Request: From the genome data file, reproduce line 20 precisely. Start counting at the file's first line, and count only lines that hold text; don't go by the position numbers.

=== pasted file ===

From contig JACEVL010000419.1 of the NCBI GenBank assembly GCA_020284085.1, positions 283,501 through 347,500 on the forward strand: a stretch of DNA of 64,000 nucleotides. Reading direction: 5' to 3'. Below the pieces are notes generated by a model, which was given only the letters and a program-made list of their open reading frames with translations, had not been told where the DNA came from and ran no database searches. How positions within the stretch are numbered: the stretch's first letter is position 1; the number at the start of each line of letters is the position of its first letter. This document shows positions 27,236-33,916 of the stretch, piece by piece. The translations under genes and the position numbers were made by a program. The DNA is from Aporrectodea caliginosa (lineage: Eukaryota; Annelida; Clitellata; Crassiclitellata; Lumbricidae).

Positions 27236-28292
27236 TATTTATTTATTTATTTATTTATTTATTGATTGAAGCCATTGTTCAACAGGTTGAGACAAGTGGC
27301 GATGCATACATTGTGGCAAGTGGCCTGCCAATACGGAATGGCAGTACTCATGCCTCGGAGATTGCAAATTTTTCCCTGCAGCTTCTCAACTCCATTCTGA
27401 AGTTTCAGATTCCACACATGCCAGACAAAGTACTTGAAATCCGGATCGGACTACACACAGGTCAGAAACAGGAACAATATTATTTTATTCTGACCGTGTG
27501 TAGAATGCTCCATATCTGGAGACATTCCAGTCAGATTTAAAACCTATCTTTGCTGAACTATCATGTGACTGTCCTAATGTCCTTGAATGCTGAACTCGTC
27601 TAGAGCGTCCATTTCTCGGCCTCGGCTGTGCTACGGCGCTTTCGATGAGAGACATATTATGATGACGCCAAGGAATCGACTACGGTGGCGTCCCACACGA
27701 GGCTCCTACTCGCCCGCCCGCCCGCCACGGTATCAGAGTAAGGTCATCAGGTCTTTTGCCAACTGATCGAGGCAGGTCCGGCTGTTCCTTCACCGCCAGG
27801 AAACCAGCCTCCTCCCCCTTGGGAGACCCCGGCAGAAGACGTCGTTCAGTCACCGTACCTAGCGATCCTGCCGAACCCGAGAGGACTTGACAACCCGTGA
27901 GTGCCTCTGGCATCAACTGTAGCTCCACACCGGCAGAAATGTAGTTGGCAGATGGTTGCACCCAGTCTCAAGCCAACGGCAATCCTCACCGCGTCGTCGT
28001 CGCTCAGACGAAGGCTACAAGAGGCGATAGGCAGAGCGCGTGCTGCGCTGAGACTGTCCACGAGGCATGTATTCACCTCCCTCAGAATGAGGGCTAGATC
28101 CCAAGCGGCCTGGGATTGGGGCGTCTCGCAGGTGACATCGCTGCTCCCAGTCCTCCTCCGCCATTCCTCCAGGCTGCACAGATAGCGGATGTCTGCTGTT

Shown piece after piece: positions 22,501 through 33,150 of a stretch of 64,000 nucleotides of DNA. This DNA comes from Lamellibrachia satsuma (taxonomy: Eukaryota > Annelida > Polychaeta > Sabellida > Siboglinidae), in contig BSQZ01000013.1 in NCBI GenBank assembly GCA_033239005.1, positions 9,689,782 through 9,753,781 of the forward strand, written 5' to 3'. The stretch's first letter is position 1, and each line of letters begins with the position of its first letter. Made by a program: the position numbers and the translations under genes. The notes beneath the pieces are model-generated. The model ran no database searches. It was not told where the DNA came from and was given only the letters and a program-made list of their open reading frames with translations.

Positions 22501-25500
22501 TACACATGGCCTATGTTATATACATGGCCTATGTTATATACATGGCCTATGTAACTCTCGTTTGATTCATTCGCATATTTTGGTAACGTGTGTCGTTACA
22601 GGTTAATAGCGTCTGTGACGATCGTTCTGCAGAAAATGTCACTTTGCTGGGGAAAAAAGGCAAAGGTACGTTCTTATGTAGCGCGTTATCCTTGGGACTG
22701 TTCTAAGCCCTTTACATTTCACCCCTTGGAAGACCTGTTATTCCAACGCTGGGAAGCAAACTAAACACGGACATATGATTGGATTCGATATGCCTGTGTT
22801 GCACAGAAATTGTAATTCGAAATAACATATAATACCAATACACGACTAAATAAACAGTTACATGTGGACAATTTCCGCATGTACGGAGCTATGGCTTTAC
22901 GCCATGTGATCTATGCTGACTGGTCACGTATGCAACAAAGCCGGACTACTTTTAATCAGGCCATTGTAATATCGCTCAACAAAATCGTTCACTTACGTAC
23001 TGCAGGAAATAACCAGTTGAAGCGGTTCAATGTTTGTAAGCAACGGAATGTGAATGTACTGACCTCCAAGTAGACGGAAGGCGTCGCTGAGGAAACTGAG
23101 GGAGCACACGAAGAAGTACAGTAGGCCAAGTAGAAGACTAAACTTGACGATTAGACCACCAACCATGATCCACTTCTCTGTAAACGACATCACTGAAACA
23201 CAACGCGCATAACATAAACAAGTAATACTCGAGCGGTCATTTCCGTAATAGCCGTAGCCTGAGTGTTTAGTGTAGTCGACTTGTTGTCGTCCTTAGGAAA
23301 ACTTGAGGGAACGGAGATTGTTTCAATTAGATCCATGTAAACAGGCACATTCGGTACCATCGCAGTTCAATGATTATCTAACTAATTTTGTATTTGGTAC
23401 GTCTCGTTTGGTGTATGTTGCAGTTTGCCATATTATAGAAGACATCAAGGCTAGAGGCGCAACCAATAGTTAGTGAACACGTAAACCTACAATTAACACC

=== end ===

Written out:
23001 TGCAGGAAATAACCAGTTGAAGCGGTTCAATGTTTGTAAGCAACGGAATGTGAATGTACTGACCTCCAAGTAGACGGAAGGCGTCGCTGAGGAAACTGAG